Four down and now I was praying that they wouldn’t hit us with a knockout third major before half-time. Instead, we clawed back two points to go in two behind.
So we’d reached the safety of half-time and still in the contest. Thoughts of having the floor wiped with us were now falling away like the remnants of that tool Brolly’s reputation. Did I forget to say: fuck you, Joe Brolly? Well, there it is again just to be sure, like.
Coming out for the second half, you could feel that something was starting to build but we’d seen how Cork had cut loose in the second half against Down and, indeed, how they’d ripped into Kerry after the break too. I texted to at least ten people the same message – “we’re a second half team” – but I knew damn well that Cork had it in them to be that too.
Hands up anyone who would have guessed we’d hold them – the reigning All-Ireland champions, the 2/11 favourites to wallop us – to one lousy point in that second half? Or that we’d see Alan O’Connor, universally lauded last weekend as the best footballer in the country, taken off before the end? Or that our disbelieving eyes would feast on the sight of Cork being outthought, outfought and outplayed by our lads all over the pitch? Or that we’d win almost pulling up?
Yet that’s what happened. We were truly magnificent in that second period and the most pleasing aspect of this stellar showing was that it was so much a team effort. The O’Sheas continued to dominate at midfield, Ger Caff (very close to a second yellow at half-time) drove us forward repeatedly from deep, Donie Vaughan got better and better as the half went on, Cillian O’Connor was exceptional in the way he got so much ball in the middle third and took the fight to them, Andy won a shedload of ball inside and kept them pinned back when they needed to break out, Jason Doherty came on and showed up for plenty of ball forcing them further on the defensive, Alan Freeman tracked way back, Trevor was the monster that Trevor in top form can be … it just went on and on.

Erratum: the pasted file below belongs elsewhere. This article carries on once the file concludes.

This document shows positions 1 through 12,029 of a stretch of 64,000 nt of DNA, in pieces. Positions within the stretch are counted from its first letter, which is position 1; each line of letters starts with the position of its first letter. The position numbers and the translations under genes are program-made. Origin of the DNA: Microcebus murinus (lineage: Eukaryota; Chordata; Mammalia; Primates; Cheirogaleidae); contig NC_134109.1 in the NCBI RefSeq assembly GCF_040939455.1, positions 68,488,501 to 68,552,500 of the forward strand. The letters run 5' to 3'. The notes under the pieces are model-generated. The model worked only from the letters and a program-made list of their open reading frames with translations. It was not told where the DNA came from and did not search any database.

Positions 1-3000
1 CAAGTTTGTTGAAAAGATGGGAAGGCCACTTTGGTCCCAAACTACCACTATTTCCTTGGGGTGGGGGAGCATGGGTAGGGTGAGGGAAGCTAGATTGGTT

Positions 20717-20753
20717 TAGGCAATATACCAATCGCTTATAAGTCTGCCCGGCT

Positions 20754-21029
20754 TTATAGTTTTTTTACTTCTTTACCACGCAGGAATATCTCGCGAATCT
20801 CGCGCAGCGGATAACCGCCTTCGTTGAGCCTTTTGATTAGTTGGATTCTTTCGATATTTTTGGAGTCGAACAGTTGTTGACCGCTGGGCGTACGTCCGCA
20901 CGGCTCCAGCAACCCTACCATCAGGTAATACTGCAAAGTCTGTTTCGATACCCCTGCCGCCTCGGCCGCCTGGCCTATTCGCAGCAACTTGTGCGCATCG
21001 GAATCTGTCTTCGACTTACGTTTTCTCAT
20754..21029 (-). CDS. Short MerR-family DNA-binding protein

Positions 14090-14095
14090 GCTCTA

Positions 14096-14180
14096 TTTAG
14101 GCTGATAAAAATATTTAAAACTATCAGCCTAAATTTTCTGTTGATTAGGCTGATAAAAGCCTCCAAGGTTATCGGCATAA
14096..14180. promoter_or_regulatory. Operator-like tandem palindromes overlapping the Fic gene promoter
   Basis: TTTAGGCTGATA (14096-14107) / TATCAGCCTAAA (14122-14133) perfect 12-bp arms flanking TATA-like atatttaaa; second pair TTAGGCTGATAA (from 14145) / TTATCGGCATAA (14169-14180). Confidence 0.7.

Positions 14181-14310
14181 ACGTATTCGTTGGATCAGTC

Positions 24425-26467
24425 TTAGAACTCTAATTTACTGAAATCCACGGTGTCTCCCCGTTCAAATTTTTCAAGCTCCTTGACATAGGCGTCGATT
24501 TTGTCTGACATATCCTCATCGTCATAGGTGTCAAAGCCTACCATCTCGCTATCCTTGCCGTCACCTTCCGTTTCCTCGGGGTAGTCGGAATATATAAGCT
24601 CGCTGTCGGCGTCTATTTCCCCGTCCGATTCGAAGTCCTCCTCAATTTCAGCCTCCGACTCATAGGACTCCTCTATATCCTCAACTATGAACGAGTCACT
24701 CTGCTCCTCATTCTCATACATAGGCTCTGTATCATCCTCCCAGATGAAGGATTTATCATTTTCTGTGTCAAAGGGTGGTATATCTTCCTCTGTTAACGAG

When we hit the front (I think it was Alan Dillon who got that one) it was obvious that we were, at worst, going to be able to leave HQ with our heads held high but there were still more than twenty minutes to go at that stage, leaving Cork with plenty of time for the kind of onslaught that finally shook off a sticky Dublin challenge in last year’s semi-final.
Miskella’s fisted point put them level and had they gone in front again then, I suspect we’d really have been under the hammer in the closing stages but instead we just put the heads down, stepped on the gas and, incredibly, began to ease clear of them as the final straight started to come into view.
It was Keith Higgins who edged us in front again, haring forward into acres of space to take a return pass and thump it over. By now, there was hardly a breaking ball around the middle we weren’t winning and our will to win was there for all to see. James was using the bench cleverly too, with Ronan coming on to replace Sheamie (who’d got a bad kick in the leg just before half-time) and Peadar came on too to add more experience to all that exuberance.